Does your organization have fast, simple, and intuitive tools that provide your field technicians with offline-accessible GIS data? Utilities, energy companies, water/wastewater organizations, public works departments, and DOTs care about helping techs make better decisions when they’re out in the field and GIS is key to many of those decisions.
They also care about improving the safety and efficiency of the work field technicians do as well as their operations as a whole. Giving field crews access to GIS basemaps offline provides field workers the tools to make safe, smart decisions in the field.
Take a look at our guide to learn why it is crucial to equip your team with GIS mapping software that’s offline-capable and how to implement it in your organization.
The Advantages of Offline GIS
Locate Assets Easily
The work that’s required from field technicians often puts them in offline conditions. This is due to the fact that every area has low/no bandwidth zones. Without online access to the GIS data when offline, the imprecise art of figuring out the correct asset location can be time-consuming.
Quick access to this data can be especially helpful in situations where assets are buried or not readily identified from ground level. For example, a field technician that needs to maintain or repair a sewer main needs to identify the correct segment and how to access it. GIS helps them find it quickly by allowing them to identify location and asset/serial numbers. This helps them to know which manhole to use.
Avoiding the possibility of working on the wrong asset saves time, money, and most importantly helps ensure the safety and health of the public and the overall system.
Understand Your Surroundings
The benefits of offline GIS are especially noticeable for new field technicians who may not be as familiar with a region as more experienced field technicians. It’s crucial that they have constant and reliable GIS data.
Even experienced technicians may not be familiar with new construction areas or may not have readily available landmarks to help locate assets. An offline mobile GIS app will help guide them to the correct asset in the location they’re working in.
Handle Emergencies Effectively
Offline GIS access is most essential to field technicians when it comes to emergencies. When GIS data is always available to field technicians, they’re equipped to deal with emergencies and unexpected situations without the need for internet connection or cellular service, and access is lightning fast!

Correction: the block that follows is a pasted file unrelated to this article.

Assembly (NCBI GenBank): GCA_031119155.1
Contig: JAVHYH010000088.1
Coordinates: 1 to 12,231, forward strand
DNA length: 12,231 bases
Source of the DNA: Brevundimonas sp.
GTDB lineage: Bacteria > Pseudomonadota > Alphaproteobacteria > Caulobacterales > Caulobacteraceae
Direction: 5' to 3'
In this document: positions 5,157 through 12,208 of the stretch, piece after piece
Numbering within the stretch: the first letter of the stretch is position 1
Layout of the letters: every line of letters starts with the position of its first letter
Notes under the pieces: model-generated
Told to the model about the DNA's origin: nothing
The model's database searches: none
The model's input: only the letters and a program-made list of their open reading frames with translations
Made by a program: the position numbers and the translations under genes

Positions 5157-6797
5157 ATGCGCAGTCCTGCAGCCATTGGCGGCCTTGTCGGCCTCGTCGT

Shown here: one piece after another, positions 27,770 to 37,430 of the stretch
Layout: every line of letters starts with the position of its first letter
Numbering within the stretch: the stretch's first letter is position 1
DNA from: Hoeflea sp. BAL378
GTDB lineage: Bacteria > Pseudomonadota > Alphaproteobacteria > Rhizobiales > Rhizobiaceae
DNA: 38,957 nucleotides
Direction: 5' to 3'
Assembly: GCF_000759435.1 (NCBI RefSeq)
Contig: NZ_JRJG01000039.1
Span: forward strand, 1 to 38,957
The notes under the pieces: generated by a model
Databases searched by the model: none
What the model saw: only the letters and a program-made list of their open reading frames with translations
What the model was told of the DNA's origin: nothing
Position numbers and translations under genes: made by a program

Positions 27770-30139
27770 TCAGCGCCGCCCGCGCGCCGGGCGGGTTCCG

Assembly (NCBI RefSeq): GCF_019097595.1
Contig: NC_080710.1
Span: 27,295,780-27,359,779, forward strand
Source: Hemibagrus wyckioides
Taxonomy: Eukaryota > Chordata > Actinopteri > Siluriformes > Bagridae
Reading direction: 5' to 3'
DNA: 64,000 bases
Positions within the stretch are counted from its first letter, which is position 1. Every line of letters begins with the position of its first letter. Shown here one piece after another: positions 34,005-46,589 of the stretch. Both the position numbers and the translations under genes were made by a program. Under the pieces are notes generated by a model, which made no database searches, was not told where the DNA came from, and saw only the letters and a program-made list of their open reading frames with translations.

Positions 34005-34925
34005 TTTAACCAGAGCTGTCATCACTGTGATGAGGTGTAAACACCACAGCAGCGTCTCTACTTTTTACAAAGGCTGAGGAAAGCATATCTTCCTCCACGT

Technicians called in from neighboring territories for storm recovery are dramatically more effective when they have a GIS to familiarize them with the area, much the same way new technicians benefit from an offline-capable GIS utilities viewer.
During a weather event like a tornado, a field technician may be without online connectivity for hours or even days. These times, more than any other, are when field crews need to rapidly find out exactly where the infrastructure is or where it’s supposed to be if it’s been damaged.
Improve Workflow Efficiency
Since most field technicians rely on mapping data outside of the office, it’s crucial that their projects are available on smartphones and tablets no matter the condition.
This is due to the fact that organizations need to know the location of their valves, pipes, meters, and other assets and need to know that precise information at all times. Having offline GIS makes this possible by allowing users to instantly view and analyze real-time asset information based on an asset’s spatial location and its relationship to other features no matter where they are.
Having instant access to the data you need improves the efficiency of system workflows by allowing field crews to make fast, informed decisions while they’re out in the field and reduce time consuming calls to the office for information.
Equip your Field Technicians with Offline GIS
Delivering GIS to field technicians is deceptively challenging. GIS data volumes are large. Offline caching is difficult to manage at scales above a dozen or so users or a territory larger than a typical county. Information is delivered to users who generally aren’t tech-savvy and certainly aren’t familiar with fundamental concepts of GIS.
You should consider each of these challenges when you select an app to deliver offline-capable GIS data and tools to your technicians. Hiring a consultant with extensive experience in implementing mobile, offline GIS is essential. Checking references from customers of a similar scale is the only way to be confident the app will scale to your needs.